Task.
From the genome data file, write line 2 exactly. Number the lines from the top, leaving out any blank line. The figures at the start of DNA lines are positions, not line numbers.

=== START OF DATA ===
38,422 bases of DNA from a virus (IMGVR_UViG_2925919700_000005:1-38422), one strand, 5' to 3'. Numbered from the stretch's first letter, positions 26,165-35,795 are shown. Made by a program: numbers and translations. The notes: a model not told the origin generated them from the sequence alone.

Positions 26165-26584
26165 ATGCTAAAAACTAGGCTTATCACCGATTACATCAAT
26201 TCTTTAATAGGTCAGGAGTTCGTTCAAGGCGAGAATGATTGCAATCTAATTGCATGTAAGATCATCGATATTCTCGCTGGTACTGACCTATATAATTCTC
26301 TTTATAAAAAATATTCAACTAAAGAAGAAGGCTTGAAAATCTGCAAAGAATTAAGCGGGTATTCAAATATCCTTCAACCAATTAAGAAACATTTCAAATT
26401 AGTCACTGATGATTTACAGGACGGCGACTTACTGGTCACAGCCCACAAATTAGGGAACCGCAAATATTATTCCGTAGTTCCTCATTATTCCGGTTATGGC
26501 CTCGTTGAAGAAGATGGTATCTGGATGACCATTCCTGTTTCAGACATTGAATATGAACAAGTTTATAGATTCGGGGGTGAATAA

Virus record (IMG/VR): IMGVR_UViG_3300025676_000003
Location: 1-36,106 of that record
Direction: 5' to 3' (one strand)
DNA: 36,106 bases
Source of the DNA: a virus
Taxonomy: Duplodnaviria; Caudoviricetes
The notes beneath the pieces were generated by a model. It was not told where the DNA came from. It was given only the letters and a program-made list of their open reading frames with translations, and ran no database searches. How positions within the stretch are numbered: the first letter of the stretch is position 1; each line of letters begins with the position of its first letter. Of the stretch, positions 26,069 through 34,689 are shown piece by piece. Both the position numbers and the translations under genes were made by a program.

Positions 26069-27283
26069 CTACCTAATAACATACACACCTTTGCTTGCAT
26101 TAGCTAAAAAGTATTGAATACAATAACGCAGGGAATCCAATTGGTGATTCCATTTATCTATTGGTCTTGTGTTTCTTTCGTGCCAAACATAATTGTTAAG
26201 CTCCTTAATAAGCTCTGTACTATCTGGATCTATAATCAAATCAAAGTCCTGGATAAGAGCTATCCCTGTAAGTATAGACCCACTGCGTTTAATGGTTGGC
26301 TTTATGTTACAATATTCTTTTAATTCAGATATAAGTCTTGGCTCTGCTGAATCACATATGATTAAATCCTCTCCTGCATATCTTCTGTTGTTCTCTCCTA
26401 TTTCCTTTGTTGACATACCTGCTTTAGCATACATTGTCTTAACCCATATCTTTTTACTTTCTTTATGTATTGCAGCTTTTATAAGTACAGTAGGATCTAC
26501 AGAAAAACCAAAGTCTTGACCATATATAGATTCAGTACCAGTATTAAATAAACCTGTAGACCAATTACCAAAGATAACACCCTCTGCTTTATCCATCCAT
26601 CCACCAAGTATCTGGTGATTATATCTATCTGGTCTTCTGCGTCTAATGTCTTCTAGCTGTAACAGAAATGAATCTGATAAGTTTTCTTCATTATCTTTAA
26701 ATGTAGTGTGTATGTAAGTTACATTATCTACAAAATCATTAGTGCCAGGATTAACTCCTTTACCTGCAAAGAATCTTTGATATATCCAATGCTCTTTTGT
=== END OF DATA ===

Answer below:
Positions 26165-26584